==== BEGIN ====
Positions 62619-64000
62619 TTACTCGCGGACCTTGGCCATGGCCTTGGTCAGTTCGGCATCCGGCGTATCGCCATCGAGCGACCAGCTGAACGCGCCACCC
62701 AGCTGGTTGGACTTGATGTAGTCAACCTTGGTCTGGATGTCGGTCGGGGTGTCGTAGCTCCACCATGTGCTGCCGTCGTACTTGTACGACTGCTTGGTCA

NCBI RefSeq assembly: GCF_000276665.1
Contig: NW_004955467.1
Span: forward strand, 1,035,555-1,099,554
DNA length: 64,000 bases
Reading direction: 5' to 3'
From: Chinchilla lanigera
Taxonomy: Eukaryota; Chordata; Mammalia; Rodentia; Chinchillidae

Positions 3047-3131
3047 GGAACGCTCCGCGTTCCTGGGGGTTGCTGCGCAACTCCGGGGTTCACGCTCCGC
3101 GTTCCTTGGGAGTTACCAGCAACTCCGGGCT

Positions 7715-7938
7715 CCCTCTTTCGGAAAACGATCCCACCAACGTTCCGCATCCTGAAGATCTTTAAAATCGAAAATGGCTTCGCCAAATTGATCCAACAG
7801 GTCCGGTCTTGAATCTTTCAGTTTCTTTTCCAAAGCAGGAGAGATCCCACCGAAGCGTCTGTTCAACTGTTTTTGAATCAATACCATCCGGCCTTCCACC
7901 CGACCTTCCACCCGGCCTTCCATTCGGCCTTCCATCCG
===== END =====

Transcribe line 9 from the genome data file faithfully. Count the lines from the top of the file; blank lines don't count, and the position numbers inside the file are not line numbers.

From: Chinchilla lanigera